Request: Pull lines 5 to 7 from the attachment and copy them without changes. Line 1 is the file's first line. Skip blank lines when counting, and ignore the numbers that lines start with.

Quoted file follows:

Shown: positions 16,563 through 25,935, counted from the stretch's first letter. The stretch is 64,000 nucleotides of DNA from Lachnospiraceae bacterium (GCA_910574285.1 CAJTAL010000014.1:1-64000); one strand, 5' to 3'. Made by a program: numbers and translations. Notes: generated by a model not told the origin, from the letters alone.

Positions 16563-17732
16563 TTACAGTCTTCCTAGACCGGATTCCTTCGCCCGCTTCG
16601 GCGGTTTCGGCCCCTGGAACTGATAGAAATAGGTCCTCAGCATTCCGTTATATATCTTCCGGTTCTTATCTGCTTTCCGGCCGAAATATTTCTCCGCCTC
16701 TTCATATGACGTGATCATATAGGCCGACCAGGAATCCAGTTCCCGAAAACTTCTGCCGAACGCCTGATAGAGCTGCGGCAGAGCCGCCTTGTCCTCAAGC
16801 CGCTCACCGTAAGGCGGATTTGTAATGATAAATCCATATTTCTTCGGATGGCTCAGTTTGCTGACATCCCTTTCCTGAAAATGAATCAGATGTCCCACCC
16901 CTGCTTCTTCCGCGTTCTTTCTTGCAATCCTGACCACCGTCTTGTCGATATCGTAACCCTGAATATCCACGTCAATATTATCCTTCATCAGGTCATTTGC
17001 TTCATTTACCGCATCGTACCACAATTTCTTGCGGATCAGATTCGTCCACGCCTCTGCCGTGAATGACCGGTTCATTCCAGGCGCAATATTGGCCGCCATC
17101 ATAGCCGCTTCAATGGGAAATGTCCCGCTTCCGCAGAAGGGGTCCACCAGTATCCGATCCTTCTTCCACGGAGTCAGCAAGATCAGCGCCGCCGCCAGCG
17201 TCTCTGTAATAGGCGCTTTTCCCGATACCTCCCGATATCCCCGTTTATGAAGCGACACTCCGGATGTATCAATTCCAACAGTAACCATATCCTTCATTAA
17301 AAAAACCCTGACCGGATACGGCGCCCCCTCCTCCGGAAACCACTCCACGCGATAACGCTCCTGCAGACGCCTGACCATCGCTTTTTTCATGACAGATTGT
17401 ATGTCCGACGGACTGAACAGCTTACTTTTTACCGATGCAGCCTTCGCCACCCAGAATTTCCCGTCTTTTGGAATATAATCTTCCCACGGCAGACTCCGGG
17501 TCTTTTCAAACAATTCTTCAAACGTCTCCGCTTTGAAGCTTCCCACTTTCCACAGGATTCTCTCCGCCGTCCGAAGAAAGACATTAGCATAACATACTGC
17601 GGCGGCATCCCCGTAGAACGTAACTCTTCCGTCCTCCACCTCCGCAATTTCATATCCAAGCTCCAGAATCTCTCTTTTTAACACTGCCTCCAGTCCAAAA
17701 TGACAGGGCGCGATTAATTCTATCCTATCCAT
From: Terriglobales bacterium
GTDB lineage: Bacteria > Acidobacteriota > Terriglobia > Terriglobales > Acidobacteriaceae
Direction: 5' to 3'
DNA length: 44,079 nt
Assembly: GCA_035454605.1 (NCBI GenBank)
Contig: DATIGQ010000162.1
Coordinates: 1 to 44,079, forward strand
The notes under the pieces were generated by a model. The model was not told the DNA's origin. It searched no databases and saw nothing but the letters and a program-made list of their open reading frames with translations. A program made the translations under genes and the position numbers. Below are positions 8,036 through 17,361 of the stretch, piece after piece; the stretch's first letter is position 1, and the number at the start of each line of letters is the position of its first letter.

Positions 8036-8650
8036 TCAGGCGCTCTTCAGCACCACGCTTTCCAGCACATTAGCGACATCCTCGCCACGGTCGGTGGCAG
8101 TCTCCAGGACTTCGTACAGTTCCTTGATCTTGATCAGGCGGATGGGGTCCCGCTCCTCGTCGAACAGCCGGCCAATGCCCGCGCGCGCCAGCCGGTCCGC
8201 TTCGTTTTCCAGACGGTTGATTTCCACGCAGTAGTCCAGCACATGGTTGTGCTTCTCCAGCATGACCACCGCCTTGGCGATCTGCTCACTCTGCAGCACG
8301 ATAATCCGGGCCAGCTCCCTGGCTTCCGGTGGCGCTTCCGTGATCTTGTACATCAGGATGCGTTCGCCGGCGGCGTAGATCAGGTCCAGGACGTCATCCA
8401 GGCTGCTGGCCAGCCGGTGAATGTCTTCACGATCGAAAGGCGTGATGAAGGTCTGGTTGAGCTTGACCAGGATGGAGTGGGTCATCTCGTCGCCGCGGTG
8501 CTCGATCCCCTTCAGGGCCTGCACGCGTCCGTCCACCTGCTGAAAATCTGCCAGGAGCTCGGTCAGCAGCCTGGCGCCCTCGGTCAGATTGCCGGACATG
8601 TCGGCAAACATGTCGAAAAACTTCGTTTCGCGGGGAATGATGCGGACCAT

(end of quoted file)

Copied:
16701 TTCATATGACGTGATCATATAGGCCGACCAGGAATCCAGTTCCCGAAAACTTCTGCCGAACGCCTGATAGAGCTGCGGCAGAGCCGCCTTGTCCTCAAGC
16801 CGCTCACCGTAAGGCGGATTTGTAATGATAAATCCATATTTCTTCGGATGGCTCAGTTTGCTGACATCCCTTTCCTGAAAATGAATCAGATGTCCCACCC
16901 CTGCTTCTTCCGCGTTCTTTCTTGCAATCCTGACCACCGTCTTGTCGATATCGTAACCCTGAATATCCACGTCAATATTATCCTTCATCAGGTCATTTGC